The Tombs of Atuan by Ursula LeGuin, 1971
Each of the first 4 volumes is "my favorite" in its own way. I didn't think I would like Tombs intially because it starts so far away from the dragon/wizard/magic world of A Wizard of Earthsea, but Tenar/Arha is, to me, Leguin's most fully-realized and sympathetic female character. It's interesting that she is better at male characters, and that her greatest books all have male protagonists, since later she adopted so many feminist trappings.
Tales of Earthsea continues the revisionist trend started by Tehanu. The tradition of male wizards is recast with a strong flavor of paternalistic oppression. The association of women/witches with the "Old Powers" of the earth is now positive. Yet in Wizard and particularly Tombs, it's clear that the "Old Powers" are not just amoral but evil. There's even a little Lovecraftian overtone:
The Earth is beautiful, and bright, and kindly, but that is not all. The Earth is also terrible, and dark, and cruel. The rabbit shrieks dying in the green meadows. The mountains clench their great hands full of hidden fire. There are sharks in the sea, and there is cruelty in men's eyes. And where men worship these things and abase themselves before them, there evil breeds; there places are made in the world where darkness gathers, places given over wholly to the Ones whom we call Nameless, the ancient and holy Powers of the Earth before the Light, the powers of the dark, of ruin, of madness....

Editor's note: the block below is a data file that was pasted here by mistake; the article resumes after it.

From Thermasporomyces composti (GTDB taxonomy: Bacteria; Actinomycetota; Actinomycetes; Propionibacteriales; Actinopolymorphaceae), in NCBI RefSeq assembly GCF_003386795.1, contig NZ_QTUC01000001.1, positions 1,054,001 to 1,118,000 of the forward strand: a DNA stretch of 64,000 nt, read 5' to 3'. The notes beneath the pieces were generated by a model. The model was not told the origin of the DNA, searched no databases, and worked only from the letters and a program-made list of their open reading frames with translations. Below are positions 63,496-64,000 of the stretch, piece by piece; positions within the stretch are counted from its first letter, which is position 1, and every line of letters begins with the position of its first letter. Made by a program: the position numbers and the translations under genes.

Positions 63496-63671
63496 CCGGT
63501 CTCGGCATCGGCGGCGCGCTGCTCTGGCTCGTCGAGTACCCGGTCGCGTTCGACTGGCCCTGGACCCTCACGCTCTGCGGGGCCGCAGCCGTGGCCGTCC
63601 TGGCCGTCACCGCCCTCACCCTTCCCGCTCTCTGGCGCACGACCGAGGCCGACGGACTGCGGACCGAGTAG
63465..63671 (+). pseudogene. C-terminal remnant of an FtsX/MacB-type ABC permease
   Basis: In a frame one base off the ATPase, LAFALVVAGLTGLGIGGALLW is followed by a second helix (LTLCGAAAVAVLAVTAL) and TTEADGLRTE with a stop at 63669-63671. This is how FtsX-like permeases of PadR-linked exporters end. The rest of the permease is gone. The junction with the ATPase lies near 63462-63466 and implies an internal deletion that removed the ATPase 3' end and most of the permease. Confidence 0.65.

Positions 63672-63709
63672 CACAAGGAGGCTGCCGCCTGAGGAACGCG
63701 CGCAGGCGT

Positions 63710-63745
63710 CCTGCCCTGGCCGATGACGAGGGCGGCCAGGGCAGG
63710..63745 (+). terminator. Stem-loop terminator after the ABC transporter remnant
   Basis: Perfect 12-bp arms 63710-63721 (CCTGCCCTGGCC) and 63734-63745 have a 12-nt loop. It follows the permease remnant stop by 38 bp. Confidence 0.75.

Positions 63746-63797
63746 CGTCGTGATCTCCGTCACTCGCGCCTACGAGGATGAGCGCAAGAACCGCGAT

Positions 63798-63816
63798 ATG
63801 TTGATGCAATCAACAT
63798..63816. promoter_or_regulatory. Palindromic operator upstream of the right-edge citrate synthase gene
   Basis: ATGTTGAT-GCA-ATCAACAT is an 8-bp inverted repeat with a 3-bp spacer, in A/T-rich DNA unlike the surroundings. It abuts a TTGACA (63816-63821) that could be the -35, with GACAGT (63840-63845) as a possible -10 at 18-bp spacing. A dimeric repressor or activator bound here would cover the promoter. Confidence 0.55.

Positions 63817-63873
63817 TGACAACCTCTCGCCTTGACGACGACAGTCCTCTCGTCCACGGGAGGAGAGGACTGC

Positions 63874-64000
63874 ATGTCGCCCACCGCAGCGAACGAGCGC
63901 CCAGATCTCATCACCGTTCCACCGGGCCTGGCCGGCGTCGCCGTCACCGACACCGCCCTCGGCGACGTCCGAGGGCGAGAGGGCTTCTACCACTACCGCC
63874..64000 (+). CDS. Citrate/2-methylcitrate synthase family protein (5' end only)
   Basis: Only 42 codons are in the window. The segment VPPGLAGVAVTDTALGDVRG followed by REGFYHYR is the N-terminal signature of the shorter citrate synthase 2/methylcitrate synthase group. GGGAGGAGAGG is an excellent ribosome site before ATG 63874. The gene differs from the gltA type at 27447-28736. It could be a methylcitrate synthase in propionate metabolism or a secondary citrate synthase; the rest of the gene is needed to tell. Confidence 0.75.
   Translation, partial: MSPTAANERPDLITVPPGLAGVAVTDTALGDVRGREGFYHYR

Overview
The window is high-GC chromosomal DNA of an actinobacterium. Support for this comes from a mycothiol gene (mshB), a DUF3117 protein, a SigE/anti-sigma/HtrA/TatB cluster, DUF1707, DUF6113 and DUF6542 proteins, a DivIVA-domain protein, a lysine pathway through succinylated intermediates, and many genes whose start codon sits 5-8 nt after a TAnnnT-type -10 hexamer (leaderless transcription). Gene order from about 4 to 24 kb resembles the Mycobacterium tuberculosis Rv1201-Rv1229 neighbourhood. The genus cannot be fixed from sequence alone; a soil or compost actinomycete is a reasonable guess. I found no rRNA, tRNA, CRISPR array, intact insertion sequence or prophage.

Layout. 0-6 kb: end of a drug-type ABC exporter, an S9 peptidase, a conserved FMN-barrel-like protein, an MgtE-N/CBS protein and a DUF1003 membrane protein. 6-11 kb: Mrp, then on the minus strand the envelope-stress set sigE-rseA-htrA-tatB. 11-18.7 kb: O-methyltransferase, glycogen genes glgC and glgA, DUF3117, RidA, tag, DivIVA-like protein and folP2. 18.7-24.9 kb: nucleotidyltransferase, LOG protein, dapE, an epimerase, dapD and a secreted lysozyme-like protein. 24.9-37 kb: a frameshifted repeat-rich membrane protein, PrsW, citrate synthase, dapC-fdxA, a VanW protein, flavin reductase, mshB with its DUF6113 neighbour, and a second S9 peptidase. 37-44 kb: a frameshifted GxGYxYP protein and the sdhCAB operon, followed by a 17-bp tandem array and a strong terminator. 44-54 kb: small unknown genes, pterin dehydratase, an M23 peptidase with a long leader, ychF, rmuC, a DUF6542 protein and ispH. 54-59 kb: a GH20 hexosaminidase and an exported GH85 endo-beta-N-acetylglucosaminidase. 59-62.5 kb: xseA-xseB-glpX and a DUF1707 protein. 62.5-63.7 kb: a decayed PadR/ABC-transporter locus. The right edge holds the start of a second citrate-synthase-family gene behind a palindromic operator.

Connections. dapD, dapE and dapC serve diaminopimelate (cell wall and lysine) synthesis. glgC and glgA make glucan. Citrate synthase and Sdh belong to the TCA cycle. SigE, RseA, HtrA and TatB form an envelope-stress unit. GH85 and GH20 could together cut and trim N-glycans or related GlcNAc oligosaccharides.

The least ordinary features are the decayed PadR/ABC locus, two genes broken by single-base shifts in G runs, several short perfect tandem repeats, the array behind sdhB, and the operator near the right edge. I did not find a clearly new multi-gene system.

I do admire LeGuin's desire to rework a mythic patriarchal society into a more egalitarian one, and she does as good a job as I can imagine. But bringing it about within the lifetime of one character, when the narrator's beliefs have clearly changed so drastically, doesn't quite work for me. Tombs is free of the faint whiff of didacticism that passes through some of Tehanu, and even more so Tales. Nonetheless I'm glad to know, in reading Tombs now, that Ged and Tenar will eventually come together, and it's fascinating to see the unexamined subtext of wizard asexuality (which was very convenient for the young adult market in 1971!)
I am mostly awed all over again by how right every word is without being flashy, and how true every aspect of the book seems. LeGuin has the power to create archetypes that resonate more deeply within me than anyone else's. So much happens, especially psychologically, in the last twenty pages. And how does she manage to show Tenar's true character, from the very beginning, with the tiniest and subtlest of cues?